Rutherford & Son, Viaduct Theatre, Halifax | Theatre reviews, news & interviews
Rutherford & Son, Viaduct Theatre, Halifax
Jonathan Miller teams up with Barrie Rutter for triumphant revival of 1912 classic
“Work, more work and six foot of earth in the end. That’s life,” says John Rutherford. That single-minded work ethic is what drives him on and drives his family to despair and desertion. As head of the century-old family glassworks business going through hard times (the banks won’t lend money), he bullies his way out of a changing world that threatens his control (“I’ve a right to be obeyed”). But he has a messianic mission to preserve a dynastic destiny at all costs.
Githa Sowerby’s 101-year-old play seems an unlikely choice to bring Sir Jonathan Miller out of directorial “retirement” and to link him with Northern Broadsides (for whom the text has been edited by Blake Morrison), the company founded 21 years ago with the aim of having “an all-northern cast performing classic plays in non-velvet venues,” like this old mill.
The Suffragette movement wanted to claim the play as their own
But the lead role suits Barrie Rutter down to the ground, down to earth you might say. He fills the part physically and emotionally, verbally and non-verbally, as he rages round the family home, trying to stem the force of his three stay-at-home grown-up children's hopes and ambitions. John Junior, Harrow-educated, wants to introduce new technology; Richard wants to make his way in the church; Janet, now 36 and blaming her father for being “left on the shelf”, wants love. Rutherford pours scorn on them and even on the memory of their mother, with her “soft” penchant for poetry. And then there’s his embittered spinster sister, Ann, and daughter-in-law Mary, John’s “outsider” cockney wife.
Sowerby, whose own background was a family glassworks in the north-east of England, had seen her father lose heart as his business declined and move his family to London. She became interested in social reform and political activism, joining the Fabian Society. And she wrote the play precisely at a time when militant women went on a window-smashing rampage through Downing Street and the West End. She encapsulates that militancy in the microcosm of the family as the two younger women, Janet and Mary, stand up for themselves, so much so that the Suffragette movement wanted to claim it as their own, even though Sowerby is on record as saying: “I don’t mean to teach anything. My play is a story, nothing more” (family misfortunes, pictured below).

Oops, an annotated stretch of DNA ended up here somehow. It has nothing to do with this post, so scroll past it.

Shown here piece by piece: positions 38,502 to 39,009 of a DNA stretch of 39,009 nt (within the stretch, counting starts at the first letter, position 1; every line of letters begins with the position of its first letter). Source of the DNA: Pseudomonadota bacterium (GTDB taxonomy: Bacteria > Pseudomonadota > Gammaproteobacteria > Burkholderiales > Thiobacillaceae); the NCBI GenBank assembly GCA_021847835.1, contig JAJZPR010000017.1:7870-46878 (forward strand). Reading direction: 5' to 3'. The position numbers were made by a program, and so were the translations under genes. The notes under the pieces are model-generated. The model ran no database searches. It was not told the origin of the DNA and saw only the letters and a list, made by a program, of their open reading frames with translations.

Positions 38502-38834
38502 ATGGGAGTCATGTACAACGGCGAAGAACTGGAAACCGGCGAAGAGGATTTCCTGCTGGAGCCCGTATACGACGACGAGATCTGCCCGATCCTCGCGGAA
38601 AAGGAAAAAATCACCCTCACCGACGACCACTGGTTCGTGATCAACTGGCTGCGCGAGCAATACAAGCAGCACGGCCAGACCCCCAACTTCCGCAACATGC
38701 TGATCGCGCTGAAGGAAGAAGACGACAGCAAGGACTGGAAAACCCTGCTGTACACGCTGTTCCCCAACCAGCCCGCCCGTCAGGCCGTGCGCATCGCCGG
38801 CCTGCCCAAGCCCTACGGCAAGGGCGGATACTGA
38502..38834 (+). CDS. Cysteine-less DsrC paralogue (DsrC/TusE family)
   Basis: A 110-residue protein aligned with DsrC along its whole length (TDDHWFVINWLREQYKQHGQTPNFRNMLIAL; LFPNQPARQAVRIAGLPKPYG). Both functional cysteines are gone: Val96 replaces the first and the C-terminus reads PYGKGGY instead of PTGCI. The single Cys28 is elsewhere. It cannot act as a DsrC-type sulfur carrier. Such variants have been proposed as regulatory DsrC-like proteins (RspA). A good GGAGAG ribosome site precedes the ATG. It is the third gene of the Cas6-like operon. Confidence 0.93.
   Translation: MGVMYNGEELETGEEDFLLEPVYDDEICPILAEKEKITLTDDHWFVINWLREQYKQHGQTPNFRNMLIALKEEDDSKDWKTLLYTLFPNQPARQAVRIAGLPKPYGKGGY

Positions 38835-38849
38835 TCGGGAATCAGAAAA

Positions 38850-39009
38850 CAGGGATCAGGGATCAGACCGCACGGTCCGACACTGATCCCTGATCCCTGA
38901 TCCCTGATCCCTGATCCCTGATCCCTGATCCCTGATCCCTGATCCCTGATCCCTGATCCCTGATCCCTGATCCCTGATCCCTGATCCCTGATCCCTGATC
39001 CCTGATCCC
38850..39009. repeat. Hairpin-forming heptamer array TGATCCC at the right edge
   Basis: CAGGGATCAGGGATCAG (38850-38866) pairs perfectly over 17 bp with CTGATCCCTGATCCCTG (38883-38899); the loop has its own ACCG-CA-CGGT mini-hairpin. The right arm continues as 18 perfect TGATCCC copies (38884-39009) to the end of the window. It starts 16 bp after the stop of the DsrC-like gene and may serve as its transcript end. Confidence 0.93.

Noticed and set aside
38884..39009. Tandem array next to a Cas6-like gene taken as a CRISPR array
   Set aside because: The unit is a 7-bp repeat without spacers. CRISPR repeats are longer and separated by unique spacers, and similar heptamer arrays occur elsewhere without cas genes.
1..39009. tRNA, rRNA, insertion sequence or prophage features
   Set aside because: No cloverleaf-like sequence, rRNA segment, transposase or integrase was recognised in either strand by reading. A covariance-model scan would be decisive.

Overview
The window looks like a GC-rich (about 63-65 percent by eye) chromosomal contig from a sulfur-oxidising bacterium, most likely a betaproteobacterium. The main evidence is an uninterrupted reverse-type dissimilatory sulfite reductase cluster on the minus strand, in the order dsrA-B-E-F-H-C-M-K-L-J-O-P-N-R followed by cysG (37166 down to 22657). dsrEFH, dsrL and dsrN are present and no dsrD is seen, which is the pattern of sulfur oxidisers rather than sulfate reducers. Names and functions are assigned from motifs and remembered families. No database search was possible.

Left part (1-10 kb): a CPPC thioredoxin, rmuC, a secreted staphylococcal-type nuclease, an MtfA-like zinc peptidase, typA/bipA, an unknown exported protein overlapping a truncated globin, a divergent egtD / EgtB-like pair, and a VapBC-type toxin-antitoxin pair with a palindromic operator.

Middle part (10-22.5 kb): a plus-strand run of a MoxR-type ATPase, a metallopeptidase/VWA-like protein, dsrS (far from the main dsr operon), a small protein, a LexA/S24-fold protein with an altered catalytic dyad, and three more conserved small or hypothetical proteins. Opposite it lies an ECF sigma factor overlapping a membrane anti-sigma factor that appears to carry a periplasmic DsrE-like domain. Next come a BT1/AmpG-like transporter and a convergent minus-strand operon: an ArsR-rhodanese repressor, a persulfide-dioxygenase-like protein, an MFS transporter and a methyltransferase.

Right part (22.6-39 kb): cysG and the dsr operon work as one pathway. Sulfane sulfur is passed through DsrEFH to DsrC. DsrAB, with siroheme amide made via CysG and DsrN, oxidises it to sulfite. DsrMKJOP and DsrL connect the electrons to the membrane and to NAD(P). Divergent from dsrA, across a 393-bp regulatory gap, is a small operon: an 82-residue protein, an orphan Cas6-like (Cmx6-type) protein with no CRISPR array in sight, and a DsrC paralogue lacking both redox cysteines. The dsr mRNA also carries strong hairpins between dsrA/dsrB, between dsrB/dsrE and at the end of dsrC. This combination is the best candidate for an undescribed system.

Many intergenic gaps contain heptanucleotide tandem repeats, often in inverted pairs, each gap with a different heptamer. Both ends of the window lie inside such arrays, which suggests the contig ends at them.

Yet it does add up to more. Sowerby weaves in many strands – patriarchal domination, the tension of family relationships, aspects of social and industrial change, class consciousness. And there’s plenty of humour. The play is very much of its time, like Brighouse’s Hobson’s Choice, for instance. But it is riveting, especially in this intimate space, with traverse staging and the audience raked on two sides, as if looking down on a bear pit as the shouting matches rage.
Rutter gets so apoplectic that I feared that he might have a heart attack. He leads a fine cast. Sara Poyzer gives an exquisitely modulated performance as Janet, ranging from repressed to explosive, Catherine Kinsella brings out an inner strength in Mary, and there’s a barnstorming cameo performance by Wendi Peters as Mrs Henderson, mother of an employee sacked for stealing. Miller’s direction shows a neatly-paced, measured approach with a keen eye for detail.
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